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Polar Ice Caps

Polar Ice Caps And Geologic History, Investigation Of Polar Ice Caps

The polar ice caps cover the north and south poles and their surrounding territory, including the entire continent of Antarctica in the south, the Arctic Ocean, the northern part of Greenland, parts of northern Canada, and bits of Siberia and Scandinavia also in the north. Polar ice caps are dome-shaped sheets of ice that feed ice to other glacial formations, such as ice sheets, ice fields, and ice islands. They remain frozen year-round, and they serve as sources for glaciers that feed ice into the polar seas in the form of icebergs. Because the polar ice caps are very cold (temperatures in Antarctica have been measured to -126.8°F [-88°C]) and exist for a long time, the caps serve as deep-freezes for geologic information that can be studied by scientists. Ice cores drawn from these regions contain important data for both geologists and environmental scientists about paleoclimatology and give clues about the effects human activities are currently having on the world.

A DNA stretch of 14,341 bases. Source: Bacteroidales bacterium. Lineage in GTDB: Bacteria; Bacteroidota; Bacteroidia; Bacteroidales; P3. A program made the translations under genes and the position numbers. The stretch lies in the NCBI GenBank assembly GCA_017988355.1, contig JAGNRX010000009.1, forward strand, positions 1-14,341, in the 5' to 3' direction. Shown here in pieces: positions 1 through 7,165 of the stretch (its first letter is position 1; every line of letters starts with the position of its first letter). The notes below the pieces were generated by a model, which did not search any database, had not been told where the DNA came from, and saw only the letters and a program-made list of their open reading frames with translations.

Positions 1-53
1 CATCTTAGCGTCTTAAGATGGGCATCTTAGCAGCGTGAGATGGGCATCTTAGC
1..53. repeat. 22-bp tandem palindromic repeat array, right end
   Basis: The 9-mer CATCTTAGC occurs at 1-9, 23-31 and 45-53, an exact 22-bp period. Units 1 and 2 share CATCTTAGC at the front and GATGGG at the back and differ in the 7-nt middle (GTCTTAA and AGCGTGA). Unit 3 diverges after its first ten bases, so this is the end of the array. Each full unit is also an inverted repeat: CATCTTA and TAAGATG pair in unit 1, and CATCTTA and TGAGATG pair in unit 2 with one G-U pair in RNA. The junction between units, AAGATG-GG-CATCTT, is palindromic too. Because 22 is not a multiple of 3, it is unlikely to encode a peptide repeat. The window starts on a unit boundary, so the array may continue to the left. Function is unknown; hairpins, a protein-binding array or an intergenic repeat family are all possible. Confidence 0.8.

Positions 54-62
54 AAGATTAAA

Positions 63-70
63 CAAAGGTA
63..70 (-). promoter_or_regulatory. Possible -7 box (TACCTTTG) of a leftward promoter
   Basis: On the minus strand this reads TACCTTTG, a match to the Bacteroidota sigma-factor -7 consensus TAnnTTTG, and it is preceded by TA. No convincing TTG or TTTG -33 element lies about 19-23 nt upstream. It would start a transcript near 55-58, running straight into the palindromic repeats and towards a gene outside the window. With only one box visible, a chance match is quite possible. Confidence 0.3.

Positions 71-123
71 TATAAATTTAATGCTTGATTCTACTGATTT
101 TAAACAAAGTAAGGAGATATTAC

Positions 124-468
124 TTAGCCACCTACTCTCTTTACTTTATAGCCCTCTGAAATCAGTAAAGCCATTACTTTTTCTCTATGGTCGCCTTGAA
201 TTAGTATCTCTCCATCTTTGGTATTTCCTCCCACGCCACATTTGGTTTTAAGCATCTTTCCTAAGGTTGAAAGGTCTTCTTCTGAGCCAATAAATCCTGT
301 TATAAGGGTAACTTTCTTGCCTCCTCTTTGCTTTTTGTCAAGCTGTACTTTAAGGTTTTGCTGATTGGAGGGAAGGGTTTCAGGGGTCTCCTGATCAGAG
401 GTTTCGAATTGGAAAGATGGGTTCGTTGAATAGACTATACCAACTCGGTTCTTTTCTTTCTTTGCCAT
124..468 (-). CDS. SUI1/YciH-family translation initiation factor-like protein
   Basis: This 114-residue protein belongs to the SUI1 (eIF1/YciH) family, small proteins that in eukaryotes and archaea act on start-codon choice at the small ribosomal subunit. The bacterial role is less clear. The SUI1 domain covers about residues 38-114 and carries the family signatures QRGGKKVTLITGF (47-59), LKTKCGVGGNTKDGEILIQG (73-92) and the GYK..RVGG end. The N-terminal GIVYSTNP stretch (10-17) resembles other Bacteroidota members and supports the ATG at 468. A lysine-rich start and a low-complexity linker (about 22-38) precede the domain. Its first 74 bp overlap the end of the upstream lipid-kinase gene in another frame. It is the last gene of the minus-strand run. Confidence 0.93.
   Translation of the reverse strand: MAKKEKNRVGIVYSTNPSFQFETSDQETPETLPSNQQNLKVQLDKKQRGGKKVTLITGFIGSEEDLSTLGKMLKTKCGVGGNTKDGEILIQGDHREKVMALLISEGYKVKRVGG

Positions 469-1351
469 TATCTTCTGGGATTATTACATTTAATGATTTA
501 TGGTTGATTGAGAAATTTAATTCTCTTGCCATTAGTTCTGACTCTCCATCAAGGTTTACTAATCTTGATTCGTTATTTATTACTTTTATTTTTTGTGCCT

Polar ice caps also serve as reservoirs for huge amounts of the earth's water. Hydrologists suggest that three-quarters of the world's freshwater is frozen at the North and South Poles. Most of this freshwater ice is in the Southern Hemisphere. The Antarctic ice cap alone contains over 90% of the world's glacial ice, some in huge sheets over 2.5 mi (4 km) deep and averaging 1.5 mi (2.4 km) deep across the continent. It has been estimated that enough water is locked up in Antarctica to raise sea levels around the globe over 240 ft (73 m).

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